Please allow me to begin this blogging season with an "I'm feeling old" moment. It hit me last week at the annual Big Ten Media Days and Kickoff Luncheon.
This will be my 23rd season
covering University of Wisconsin athletics (17th as the football
play-by-play announcer). Twenty-three years, which means chances are good that when I started in
Madison, few if any current players were even born.
Thank goodness for Mike Lucas, who has been in this racket for more than 40 years. OK, maybe I don't feel quite so old yet!
The Big Ten Media Days can be a bit like Groundhog Day. Every year you can count on several of the league's coaches saying the conference is as strong as ever. Every year you will hear at least one coach talk about how, on any given Saturday, anything can happen.
What is different is the theme question. In the last few years, Big Ten coaches had to face the unpleasant subject of the conference's poor bowl record. This past season the league did well, with impressive BCS performances from Ohio State and Iowa, plus high-quality victories from Penn State and the Badgers.
So what is this year's theme question? Conference expansion of course. What will the divisions look like? Will the league expand again? Will the Big Ten keep its name? The answers, in order: we should soon find out, maybe, and yes.
More importantly for Badger fans, the storylines heading
into this season would appear to be a bit different from last August. Unlike a year ago, there is no
quarterback question. This time
last year, two projected starters on the offensive line were hurt before camp
Now, many believe this year's
offensive line has a chance to be the school's best in years. Tailback John Clay says this is the
best he has felt since his days in youth football. The wide receivers are
veterans, led by Nick Toon.
While the Badgers will miss Garrett Graham and Mickey Turner, the tight end position seems to be in good shape with Lance Kendricks and some promising young talent.
The defense does have some questions, most notably replacing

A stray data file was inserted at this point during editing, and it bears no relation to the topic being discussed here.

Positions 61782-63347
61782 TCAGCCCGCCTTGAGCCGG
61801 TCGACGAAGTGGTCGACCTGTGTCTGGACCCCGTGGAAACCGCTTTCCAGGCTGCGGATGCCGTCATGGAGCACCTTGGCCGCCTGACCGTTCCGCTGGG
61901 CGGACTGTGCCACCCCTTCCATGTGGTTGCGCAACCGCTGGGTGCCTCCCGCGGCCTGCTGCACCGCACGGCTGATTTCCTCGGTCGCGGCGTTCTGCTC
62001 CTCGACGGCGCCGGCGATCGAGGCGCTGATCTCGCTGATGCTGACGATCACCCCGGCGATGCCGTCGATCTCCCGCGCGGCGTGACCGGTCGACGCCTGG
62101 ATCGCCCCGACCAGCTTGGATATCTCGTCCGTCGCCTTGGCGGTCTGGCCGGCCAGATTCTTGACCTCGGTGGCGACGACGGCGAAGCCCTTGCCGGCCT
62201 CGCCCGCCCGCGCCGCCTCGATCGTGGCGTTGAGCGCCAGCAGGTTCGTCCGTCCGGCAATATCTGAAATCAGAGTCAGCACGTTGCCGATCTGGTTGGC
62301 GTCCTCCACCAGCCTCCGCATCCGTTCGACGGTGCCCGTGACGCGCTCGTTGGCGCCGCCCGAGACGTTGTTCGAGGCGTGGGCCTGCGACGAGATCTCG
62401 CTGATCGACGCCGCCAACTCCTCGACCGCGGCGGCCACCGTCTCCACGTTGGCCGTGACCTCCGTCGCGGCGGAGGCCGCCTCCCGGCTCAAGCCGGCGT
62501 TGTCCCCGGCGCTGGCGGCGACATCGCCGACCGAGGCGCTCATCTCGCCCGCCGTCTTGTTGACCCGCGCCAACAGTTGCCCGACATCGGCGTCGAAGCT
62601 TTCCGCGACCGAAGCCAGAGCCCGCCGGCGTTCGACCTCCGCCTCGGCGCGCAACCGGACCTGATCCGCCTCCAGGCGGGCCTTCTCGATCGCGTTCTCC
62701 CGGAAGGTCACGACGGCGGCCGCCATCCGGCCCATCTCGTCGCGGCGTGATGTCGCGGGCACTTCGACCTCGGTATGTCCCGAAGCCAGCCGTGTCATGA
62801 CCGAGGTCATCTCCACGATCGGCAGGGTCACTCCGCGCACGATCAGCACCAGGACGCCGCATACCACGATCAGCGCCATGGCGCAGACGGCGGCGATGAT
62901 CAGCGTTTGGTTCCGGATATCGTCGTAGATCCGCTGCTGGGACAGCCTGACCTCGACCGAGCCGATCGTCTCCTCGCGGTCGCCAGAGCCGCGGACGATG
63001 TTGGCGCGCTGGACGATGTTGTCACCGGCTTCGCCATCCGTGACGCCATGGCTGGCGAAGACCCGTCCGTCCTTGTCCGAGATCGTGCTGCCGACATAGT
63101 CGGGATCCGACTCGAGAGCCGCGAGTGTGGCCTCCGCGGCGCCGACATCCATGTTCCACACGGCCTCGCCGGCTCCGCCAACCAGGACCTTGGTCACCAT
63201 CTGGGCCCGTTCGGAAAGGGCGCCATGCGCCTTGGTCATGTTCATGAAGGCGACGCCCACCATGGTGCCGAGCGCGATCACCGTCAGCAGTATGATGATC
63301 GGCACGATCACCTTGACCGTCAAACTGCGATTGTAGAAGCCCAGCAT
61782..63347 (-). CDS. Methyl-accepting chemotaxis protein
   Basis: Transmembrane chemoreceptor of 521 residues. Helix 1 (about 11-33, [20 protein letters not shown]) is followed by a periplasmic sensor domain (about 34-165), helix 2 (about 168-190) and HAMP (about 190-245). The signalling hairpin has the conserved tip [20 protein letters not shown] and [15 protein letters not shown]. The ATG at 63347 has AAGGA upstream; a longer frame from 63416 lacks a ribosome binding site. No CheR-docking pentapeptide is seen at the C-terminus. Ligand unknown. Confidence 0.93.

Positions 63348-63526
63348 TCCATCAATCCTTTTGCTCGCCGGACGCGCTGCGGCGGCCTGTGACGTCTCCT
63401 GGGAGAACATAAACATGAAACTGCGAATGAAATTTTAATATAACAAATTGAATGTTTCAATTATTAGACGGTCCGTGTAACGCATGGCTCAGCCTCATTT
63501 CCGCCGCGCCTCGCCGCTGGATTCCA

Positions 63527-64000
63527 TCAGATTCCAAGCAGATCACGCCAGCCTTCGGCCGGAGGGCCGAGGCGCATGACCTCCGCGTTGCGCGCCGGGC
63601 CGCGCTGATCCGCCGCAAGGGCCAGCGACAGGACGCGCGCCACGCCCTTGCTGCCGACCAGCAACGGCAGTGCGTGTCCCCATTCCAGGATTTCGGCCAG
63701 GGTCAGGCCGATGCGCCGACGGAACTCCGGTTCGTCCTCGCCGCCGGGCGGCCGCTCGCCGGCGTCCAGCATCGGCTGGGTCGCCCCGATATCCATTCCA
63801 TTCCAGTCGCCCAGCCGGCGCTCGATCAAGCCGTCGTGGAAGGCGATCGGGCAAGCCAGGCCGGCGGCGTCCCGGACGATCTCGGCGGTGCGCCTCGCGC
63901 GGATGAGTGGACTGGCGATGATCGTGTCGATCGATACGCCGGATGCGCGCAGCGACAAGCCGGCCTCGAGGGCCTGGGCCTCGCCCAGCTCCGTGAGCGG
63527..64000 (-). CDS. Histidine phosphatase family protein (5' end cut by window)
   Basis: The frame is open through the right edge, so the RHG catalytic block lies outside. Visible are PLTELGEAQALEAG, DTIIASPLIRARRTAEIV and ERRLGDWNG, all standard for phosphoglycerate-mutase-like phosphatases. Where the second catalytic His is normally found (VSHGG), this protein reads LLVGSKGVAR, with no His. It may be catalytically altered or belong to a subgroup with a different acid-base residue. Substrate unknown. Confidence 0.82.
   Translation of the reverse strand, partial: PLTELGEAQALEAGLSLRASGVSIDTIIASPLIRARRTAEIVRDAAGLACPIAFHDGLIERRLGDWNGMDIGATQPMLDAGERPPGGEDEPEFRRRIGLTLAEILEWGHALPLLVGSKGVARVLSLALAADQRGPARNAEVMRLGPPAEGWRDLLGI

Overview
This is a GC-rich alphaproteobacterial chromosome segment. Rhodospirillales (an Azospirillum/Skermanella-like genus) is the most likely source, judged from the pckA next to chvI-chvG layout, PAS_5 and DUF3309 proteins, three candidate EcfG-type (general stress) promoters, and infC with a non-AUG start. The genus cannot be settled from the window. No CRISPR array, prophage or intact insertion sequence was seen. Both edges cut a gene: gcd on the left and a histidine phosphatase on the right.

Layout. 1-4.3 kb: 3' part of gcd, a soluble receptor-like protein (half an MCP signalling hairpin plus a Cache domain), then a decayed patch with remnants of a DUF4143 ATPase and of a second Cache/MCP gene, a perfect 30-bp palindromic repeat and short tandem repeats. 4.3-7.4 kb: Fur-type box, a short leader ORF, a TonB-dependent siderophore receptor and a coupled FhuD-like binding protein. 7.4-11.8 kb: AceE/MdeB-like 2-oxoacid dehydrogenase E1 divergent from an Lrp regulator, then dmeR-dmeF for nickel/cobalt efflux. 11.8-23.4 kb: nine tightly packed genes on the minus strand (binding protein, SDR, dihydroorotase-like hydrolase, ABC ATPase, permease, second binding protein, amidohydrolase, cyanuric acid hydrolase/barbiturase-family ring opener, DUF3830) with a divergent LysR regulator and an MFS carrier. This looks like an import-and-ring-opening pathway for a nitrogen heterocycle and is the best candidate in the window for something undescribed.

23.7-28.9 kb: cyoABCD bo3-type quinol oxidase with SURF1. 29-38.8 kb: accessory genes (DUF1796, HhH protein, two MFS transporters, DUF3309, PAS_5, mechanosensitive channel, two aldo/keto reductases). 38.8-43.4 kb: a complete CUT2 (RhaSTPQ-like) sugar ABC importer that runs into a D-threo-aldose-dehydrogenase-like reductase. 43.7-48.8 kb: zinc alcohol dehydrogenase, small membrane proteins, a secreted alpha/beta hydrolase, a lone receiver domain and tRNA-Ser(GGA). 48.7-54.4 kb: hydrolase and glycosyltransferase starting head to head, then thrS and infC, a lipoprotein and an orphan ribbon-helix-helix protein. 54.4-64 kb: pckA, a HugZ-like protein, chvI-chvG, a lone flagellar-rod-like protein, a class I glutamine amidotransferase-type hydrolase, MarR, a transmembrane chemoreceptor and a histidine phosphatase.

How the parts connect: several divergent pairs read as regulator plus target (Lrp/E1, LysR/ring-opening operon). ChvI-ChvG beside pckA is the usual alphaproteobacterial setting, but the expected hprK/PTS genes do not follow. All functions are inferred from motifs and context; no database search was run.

players such as O'Brien Schofield and Chris Maragos. Can the secondary improve its performance under the
direction of new assistant Chris Ash? Can the defensive line be productive without Schofield and the less
heralded yet very important contributions of Dan Moore and Jeff Stehle?
With the linebacking corps, what is the next chapter in Chris Borland's career now that he is no longer a secret? Can Mike Taylor finally catch a break and stay healthy? Those in the program believe if he can, Taylor can be one of the league's best.
Then there are the intangibles. Last year's team played with a chip on its shoulder. The players knew people had doubts
about the program's direction. After the bowl victory in Orlando, it is only natural for expectations
to be higher, with most observers believing the Badgers will fight it out with
Iowa and Ohio State for the league title.
Yet, even with the compliments, come questions. How many times have you heard someone say, "Yeah, the Badgers are picked to be a championship contender, and you know what usually happens next. They falter." Or maybe you hear a more colorful version of the same message.
Whatever the case, the players hear it as well. The defensive linemen know people are
wondering how good that group will be. The defensive backs know fans are skeptical. If John Clay had a dollar for every time someone asked him
about his weight, he would have no need for an NFL career.
And they all know that they need to win more games against the big boys to be considered an elite team.
You know what? That's OK. Maybe it is all
those years being around Barry Alvarez, but I tend to like it when there are
questions, and maybe even some doubts.
So, despite all the love coming the Badgers way from various media outlets, it seems there is enough out there for the players to keep that chip on their shoulders. Badger football history suggests having a chip on one's shoulder isn't such a bad thing.